Holiday Extras' COO gets on his bike and raises £6k

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Matthew Paxton does the Tour de Force

Matthew Paxton proved there ain't no mountain high enough when he took on the Tour de Force - and he's determined not to stop there

462 miles, 39.5 hours and 33,000 calories later … Holiday Extras' Matthew Paxton fulfils his dream of completing five stages of the Tour de France as part of the charity fundraiser, Tour de Force.

The Tour de Force takes place a week before the professional race and during the five-day challenge, Matt climbed a colossal 43,728 feet. His perseverance paid off, and he raised more than £6,000 for the William Wates Memorial Trust, Great Ormond Street Hospital and Demelza.

We interviewed the man himself to find out his high points (and not-so-high points), and to discover exactly what inspired him to take up such a gruelling yet aspirational challenge.


There are many other, and easier, ways to raise to raise cash for charities - so what inspired you to take up the Tour de Force?

I wanted a big challenge this year for several reasons. Firstly, I love cycling. Simple as that! Secondly, it was my 40th birthday this year and I wanted to mark the year with an epic event. Finally, I liked the idea of doing something for charity, but wanted to make sure it was a really tough event which meant I felt comfortable with chasing and harassing all my friends, family and colleagues for sponsorship. 5 stages of the Tour de France ticked every box!

Do you think six months of full-on training was enough to prepare you for a mission of this scale and magnitude?

Definitely. I was really pleased with how well the ride went. The long, sometimes very dull, cold, lonely training rides absolutely paid off, particularly in the mountains.

Were there any moments when you thought you may not be able to continue with the challenge - and what kept you going through those tough times?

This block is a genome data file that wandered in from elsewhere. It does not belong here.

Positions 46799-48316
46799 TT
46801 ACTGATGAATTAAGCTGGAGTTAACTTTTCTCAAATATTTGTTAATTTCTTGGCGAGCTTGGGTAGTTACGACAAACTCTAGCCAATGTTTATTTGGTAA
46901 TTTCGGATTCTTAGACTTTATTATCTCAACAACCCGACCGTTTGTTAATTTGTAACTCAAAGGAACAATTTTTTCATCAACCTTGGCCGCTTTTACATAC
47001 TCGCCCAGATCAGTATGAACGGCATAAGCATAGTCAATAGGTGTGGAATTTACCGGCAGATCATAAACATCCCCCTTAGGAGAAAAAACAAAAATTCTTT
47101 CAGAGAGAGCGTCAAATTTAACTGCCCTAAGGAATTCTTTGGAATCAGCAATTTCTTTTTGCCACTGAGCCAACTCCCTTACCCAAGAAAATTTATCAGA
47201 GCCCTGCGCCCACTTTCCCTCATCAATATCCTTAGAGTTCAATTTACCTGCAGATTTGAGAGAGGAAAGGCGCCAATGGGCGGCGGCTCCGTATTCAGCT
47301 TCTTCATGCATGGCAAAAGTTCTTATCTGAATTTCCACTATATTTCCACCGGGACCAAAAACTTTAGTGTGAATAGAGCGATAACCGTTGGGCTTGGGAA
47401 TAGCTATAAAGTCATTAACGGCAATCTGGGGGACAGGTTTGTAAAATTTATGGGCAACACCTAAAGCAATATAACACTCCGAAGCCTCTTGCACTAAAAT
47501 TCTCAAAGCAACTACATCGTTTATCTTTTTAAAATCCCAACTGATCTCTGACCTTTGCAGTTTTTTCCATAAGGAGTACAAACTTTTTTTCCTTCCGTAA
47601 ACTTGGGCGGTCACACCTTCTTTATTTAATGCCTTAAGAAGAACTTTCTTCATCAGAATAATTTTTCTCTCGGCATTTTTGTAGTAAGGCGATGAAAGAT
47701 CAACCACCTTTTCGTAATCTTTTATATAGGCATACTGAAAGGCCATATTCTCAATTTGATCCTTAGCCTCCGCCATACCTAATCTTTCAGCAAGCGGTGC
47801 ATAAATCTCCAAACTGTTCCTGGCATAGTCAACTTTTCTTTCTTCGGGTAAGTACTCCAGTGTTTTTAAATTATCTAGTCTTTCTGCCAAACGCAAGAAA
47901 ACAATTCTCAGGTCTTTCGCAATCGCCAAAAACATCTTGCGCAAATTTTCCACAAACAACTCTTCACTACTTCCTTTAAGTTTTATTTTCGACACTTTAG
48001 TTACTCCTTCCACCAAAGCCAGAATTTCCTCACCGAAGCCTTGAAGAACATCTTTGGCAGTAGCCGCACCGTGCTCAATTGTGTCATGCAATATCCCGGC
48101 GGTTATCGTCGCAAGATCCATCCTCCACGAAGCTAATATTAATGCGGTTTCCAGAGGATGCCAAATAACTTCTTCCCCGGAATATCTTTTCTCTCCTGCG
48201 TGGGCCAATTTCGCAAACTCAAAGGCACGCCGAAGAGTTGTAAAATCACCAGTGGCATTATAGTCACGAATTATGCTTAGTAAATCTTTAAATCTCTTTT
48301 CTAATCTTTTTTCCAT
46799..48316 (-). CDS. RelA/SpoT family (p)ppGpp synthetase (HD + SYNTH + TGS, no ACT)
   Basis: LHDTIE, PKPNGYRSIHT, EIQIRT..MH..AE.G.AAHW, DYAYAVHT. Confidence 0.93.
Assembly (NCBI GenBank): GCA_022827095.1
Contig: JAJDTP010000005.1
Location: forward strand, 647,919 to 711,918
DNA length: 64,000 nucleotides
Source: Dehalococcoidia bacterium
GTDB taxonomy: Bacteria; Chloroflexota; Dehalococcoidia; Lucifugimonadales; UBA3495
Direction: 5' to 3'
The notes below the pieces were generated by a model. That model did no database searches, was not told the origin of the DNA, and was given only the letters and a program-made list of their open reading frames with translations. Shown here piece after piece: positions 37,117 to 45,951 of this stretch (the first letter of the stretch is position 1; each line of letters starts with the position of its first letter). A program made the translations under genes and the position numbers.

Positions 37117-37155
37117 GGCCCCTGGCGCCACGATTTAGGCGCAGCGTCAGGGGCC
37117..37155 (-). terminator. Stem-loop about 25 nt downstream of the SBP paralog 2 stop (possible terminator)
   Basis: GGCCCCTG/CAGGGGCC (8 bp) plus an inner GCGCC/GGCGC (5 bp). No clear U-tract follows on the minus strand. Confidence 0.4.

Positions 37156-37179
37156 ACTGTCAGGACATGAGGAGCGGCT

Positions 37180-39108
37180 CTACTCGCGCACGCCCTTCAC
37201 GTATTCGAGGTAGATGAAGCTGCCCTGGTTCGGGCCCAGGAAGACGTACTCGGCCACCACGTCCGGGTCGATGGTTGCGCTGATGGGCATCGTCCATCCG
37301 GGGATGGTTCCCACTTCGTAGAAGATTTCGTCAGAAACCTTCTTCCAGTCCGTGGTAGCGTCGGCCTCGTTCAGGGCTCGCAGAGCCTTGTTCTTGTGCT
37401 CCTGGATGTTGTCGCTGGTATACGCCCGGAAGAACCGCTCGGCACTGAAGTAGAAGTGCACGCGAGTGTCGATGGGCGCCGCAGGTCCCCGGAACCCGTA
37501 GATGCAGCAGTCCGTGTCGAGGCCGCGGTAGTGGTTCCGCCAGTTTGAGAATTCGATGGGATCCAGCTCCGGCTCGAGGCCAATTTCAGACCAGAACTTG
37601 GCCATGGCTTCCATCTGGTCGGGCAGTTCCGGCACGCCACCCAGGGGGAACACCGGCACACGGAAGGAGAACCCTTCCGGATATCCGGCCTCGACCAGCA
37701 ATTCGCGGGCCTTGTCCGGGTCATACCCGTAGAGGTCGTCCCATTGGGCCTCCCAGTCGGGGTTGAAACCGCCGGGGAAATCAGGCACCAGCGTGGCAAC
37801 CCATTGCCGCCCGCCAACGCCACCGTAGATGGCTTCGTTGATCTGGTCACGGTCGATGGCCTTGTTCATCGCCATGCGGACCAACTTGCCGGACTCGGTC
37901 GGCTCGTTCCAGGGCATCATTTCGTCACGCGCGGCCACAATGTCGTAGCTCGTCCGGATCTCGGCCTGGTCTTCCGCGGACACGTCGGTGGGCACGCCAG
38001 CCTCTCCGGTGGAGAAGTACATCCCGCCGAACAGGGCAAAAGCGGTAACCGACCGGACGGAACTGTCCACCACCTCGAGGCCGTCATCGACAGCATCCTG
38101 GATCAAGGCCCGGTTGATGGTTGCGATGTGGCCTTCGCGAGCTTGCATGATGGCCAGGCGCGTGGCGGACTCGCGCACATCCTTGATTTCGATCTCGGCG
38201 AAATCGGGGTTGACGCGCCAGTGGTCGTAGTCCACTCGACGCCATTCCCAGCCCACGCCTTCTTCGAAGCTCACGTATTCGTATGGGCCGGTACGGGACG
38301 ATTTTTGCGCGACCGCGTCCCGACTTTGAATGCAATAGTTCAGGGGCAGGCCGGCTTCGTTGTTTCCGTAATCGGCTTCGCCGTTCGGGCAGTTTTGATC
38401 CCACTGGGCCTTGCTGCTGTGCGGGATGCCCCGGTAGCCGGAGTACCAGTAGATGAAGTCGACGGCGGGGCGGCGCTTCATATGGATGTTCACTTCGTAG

I broke a couple of ribs in March which meant the next few weeks of training were painful - that wasn’t much fun. During the ride my only real low point was on the second day when we cycled for ten hours in constant torrential rain. We couldn’t even hear the briefing in the morning due to the thunder! We were so wet and cold that at the food stops, we were stuffing cardboard down our tops to try and stay warm! In terms of what kept me going, there was simply no question of stopping. I was totally focused on finishing the event.

How did you feel the moment you crossed the finishing line?

Tired, ecstatic, ready for a cold beer! It was a really strange mix of being pleased it was over, delighted with the achievement, and yet at the same time disappointed that I wasn’t setting off with everyone else on the next stage the following morning. Cycling for 10 hours a day became strangely addictive!

Do you have any challenges lined up for next year or are you going to be putting all of your energy into preparing for the full Tour de France?

I won’t do the full Tour next year - that’s one for a few years’ time. Getting a pass for three weeks, and finding the time to train will require some careful negotiation with my wife and daughter over the next few years! Next year I’ll go for some smaller challenges, probably some more mountain cycling. It’s the 100th anniversary of the Tour de France next year so it will be a great atmosphere. I quite fancy cycling up one of mountains early one morning and then staying up there to watch the how the pros do it. One of the iconic climbs like Alpe d’Huez or Mont Ventoux would be great.


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Aug 16, 2012 : Rossbarnard : Archive